Does anybody other than his ‘immediates’ know his name?

Sean Grande?

If not, that would be a shame, a Shanda.

A travesty.

Grande has a voice laden in velvet and knows whence he speaks.

He knows everything actually.

In a self-effacing and non-judgmental way.

Ask Cedric Maxwell.

Remember him?

“Cornbread” or “Bread,” to those in his inner circle, was a 2-time world champion with the fabled Boston Celtics and was the 1981 NBA Finals MVP.

Three years later, Maxwell scored 24 points against the Los Angeles Lakers in the decisive 7-game victory in the 1984 NBA Finals.

Before that game, he told his teammates to “climb on my back boys.”

The stuff of legend.

But there’s more…

Maxwell had plenty of swag.

Then for sure, and even now.

He had no problem mocking the Lakers second year forward James Worthy-–an NBA Hall of Famer to be–in game 4 of that ’84 Finals series when he stepped to the foul line in overtime.

Worthy was an inconsistent free throw shooter.

“Big Game James” shot .769 from the charity stripe in his regular season career and .727 lifetime in the postseason.

Maxwell walked across the lane back then, in advance of Worthy’s attempts, holding his hands around his throat.

An egregious act of ridicule and derision.

Tactical but classless.

That was then, and this sort of nonsense was tolerated and even sometimes lauded.


Maybe not much different, but Maxwell is.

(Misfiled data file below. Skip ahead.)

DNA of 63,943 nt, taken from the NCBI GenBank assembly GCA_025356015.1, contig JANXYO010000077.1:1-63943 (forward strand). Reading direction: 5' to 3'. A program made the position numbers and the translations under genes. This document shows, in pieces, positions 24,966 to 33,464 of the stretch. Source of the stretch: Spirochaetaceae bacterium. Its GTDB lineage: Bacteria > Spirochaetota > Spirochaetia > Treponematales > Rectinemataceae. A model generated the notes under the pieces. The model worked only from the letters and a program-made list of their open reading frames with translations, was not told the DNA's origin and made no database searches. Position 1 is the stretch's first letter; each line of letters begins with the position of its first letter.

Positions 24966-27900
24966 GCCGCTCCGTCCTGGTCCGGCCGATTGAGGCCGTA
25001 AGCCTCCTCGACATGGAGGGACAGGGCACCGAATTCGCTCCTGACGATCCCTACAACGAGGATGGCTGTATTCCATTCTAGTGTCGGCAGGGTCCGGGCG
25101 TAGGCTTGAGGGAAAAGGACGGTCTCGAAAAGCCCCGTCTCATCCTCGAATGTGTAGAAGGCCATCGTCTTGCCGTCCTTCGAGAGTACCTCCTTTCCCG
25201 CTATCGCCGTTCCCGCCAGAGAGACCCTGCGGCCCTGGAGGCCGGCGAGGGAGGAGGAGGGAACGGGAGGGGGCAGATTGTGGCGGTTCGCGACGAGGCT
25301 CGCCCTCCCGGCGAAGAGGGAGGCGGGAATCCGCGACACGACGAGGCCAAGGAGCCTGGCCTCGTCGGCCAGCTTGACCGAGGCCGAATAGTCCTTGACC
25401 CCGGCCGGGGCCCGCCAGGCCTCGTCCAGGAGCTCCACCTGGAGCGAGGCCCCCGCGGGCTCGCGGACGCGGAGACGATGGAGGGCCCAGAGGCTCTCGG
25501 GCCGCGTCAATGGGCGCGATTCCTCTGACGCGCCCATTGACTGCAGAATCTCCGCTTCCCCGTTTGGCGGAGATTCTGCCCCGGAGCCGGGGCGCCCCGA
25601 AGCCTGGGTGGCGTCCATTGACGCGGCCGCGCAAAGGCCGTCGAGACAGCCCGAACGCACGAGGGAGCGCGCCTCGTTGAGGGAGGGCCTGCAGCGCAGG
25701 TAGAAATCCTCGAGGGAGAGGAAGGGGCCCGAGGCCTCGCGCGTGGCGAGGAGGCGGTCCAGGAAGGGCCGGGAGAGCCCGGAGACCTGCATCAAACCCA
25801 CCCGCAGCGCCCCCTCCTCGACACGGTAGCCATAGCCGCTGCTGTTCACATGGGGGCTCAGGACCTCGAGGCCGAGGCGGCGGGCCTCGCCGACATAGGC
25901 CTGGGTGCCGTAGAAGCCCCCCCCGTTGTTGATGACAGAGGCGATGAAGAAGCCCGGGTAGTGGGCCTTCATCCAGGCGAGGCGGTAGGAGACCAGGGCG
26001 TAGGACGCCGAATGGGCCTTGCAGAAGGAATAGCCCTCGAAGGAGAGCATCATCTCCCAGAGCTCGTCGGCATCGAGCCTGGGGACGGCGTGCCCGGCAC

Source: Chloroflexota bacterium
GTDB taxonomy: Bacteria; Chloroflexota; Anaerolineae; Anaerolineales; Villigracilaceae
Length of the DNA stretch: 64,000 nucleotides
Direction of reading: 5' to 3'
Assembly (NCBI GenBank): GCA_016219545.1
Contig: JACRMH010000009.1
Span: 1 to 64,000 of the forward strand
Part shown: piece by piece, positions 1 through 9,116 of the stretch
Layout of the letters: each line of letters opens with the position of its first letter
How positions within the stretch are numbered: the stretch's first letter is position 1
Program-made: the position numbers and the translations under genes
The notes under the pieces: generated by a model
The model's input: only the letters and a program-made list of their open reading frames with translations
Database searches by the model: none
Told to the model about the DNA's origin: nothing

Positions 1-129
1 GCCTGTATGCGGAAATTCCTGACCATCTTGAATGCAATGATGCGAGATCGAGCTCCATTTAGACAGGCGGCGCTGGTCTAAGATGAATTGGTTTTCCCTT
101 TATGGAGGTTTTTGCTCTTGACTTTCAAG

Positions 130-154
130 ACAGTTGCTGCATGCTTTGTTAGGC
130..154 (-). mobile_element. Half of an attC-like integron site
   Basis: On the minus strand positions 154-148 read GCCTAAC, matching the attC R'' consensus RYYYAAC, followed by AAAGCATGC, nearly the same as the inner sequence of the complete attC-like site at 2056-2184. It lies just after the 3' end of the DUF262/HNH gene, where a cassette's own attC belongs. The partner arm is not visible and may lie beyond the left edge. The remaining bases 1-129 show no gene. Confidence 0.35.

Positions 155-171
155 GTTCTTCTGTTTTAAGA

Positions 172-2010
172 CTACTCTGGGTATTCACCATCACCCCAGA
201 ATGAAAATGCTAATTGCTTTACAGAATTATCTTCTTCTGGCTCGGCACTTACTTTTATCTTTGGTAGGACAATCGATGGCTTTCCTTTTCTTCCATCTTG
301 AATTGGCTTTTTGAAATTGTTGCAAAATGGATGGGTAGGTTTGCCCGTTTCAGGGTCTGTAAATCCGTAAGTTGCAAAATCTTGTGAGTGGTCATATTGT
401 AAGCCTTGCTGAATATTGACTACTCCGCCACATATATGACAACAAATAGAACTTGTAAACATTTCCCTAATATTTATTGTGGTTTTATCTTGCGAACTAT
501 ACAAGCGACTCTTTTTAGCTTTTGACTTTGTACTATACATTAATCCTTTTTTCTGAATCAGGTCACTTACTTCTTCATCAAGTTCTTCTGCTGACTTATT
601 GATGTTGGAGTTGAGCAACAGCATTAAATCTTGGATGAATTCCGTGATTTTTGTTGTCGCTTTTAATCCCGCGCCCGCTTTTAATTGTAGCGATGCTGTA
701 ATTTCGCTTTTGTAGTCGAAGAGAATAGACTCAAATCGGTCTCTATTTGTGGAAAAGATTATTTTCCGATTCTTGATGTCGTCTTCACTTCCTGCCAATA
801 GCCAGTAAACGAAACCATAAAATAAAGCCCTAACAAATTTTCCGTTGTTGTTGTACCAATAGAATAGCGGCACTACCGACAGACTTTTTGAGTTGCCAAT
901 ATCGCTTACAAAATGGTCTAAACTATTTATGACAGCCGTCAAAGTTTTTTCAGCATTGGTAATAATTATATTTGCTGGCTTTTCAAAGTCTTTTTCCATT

Part of the “Grande and Max” duo, calling radio broadcasts of Celtics games for the past two decades, Grande is the lead of a very unlikely pair.

Maxwell is sartorially splendid and colorful.

Grande is on the vanilla side yet an articulate fountain of basketball knowledge in general, and Celtics lore in particular.

It works beautifully.

Partly because Maxwell has figured out when to zip it.

Only Celtics legendary radio voice Johnny Most and cable television host Mike Gorman have called more games than Grande.

On December 2, 2009 in San Antonio, Grande became the third man in league history to call more than 1,000 NBA games before age 40.

He called his 2,000th game in the NBA Playoff Bubble on August 21, 2020.

He is not yet 51.

His professional resume bursts at the seams.

Calling college hockey.

WNBA basketball.

MFS Pro Tennis.

Providence Bruins hockey.

Harvard basketball.

Major League Soccer.

Stanley Cup Playoffs on NHL Radio.

Boston Red Sox games with Joe Castiglione.

MMA and Boxing.

In 2021, “Grande and Max” eclipsed the legendary team of Gorman and Tommy Heinsohn, calling the most games as a pair in Celtics history.

This year, Grande began splitting Celtics television play-by-play, with Gorman calling home games and Grande joining Brian Scalabrine on the road.

Bottom line?

Sean Grande is a superstar.

A hidden gem.

[Editor’s Note: This piece was written by Mr. Kaplan in November 2020.]


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